Rolling Back the Repo Safe Harbors

79 Min Read By: Edward R. Morrison, Mark J. Roe, Christopher S. Sontchi

Recent decades have seen substantial expansion in exemptions from the Bankruptcy Code’s normal operation for repurchase agreements. These repos, which are equivalent to very short-term (often one-day) secured loans, are exempt from core bankruptcy rules such as the automatic stay that enjoins debt collection, rules against prebankruptcy fraudulent transfers, and rules against eve-of-bankruptcy preferential payment to favored creditors over other creditors. While these exemptions can be justified for United States Treasury securities and similarly liquid obligations backed by the full faith and credit of the United States government, they are not justified for mortgage-backed securities and other securities that could prove illiquid or unable to fetch their expected long-run value in a panic. The exemptions from baseline bankruptcy rules facilitate this kind of panic selling and, according to many expert observers, characterized and exacerbated the financial crisis of 2007– 2009. The exemptions from normal bankruptcy rules should be limited to United States Treasury and similarly liquid securities, as they once were. The more recent expansion of these exemptions to mortgage-backed securities should be reversed.

Contents

Introduction

 I.   Background

II.   Principles for Policymakers

A.   Benefits

1.   Liquidity and Financing Costs

2.   Shadow Banking

3.   Systemic Risk

B.   Costs

1.   Liquidity and Financing Costs

2.   Shadow Banking

3.   Systemic Risk

a.   Raising Systemic Risk by Encouraging Short-term Finance

b.   Raising Systemic Risk by Facilitating Runs

c.   Raising Systemic Risk by Depressing Collateral Values During a Crisis

C.   Costs After Dodd-Frank

III.  Narrowing the Repo Safe Harbors

A.   Narrow the Repo Safe Harbors

B.   Substitution Effects and the Other Safe Harbors

C.   Reduce Bankruptcy Costs for Financial Contract Counterparties

IV.  Potential Critiques

A.   Lessons from Lehman

B.   Post-crisis Laws and Regulations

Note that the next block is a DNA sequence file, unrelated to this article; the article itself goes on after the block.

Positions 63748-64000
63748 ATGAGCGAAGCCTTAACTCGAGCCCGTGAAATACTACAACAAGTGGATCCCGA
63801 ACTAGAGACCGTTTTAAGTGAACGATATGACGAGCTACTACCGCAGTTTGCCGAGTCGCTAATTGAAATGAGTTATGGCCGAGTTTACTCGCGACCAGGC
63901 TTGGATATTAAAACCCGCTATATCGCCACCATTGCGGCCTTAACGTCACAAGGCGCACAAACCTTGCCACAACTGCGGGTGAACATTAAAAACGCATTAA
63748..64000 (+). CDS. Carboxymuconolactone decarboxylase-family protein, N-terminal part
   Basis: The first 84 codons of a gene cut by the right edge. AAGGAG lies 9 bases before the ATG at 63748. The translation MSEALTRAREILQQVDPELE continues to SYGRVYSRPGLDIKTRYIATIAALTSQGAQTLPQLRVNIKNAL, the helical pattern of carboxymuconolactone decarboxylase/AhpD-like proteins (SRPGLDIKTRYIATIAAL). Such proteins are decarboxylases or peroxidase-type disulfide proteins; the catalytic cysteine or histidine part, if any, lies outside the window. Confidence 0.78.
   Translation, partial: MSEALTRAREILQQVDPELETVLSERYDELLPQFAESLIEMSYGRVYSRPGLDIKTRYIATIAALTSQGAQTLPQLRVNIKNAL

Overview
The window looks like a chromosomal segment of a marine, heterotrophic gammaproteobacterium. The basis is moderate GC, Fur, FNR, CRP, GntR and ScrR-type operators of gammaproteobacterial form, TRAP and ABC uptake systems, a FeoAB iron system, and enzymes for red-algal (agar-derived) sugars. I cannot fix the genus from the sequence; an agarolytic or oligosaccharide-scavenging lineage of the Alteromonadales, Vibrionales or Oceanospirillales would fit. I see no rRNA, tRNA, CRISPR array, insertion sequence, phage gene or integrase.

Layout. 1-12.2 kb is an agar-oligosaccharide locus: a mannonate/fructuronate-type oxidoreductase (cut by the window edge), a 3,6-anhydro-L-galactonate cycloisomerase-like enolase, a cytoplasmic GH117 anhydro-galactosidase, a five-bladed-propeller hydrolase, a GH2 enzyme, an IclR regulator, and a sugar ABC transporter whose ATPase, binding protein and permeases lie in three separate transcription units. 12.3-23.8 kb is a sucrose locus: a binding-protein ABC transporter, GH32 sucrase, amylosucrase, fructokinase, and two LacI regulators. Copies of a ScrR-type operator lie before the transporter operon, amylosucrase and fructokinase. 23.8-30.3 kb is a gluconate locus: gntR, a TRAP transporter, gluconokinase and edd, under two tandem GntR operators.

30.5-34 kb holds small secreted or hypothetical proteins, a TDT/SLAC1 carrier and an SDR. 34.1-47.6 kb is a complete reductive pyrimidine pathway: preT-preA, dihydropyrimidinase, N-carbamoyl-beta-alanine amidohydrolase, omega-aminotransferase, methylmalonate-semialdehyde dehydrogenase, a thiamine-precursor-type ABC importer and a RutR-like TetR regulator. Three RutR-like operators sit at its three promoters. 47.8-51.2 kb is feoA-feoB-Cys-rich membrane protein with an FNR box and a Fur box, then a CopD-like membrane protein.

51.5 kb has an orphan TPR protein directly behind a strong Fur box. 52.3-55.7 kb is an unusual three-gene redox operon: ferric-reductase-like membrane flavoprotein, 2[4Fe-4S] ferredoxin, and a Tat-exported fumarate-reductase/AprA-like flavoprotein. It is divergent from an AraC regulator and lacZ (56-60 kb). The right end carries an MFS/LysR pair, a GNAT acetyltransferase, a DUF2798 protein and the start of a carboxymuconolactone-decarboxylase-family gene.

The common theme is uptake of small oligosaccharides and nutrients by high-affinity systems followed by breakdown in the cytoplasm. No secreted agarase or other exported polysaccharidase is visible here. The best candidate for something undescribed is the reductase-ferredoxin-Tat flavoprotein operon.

C.   Effects on the Housing Market

D.   Liquidity in Money Markets

Conclusion

Appendix: Statutory Proposal

Figures

Figure 1.    Overnight Repos as a Percentage of Total Primary Dealer Repo Financing, 2005–2009

Figure 2.    Prevalence of Less Liquid Collateral in Primary Dealers’ Repo Transactions, 2005−2009

INTRODUCTION

Special rules exempt an increasingly wide arc of creditors from the normal operation of bankruptcy. These so-called “safe harbors” exempt the bankrupt debtor’s financial-contract counterparties from the basic rules that halt creditor collection efforts when the bankruptcy begins, that claw back preferential and fraudulent prebankruptcy transfers that harm creditors overall, and that facilitate orderly liquidation or reorganization. These safe harbors for financial contracts exist for one articulated purpose: to promote stability in financial markets.1

Yet there is little evidence that they serve this purpose. Instead, considerable evidence shows that, when they matter most—in a financial crisis—the safe harbors exacerbate the crisis, weaken critical financial institutions, ...

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ABOUT THE AUTHORS

New York City, NY

Edward R. Morrison

Edward R. Morrison is the Charles Evans Gerber Professor of Law at Columbia Law School. He is an expert in bankruptcy law and law and economics, including the causes and consequences of insolvency, both…

Cambridge, MA

Mark J. Roe

Mark J. Roe is a professor at Harvard Law School, where he teaches corporate law and corporate bankruptcy. He wrote Strong Managers, Weak Owners: The Political Roots of American Corporate Finance (Princeton,…

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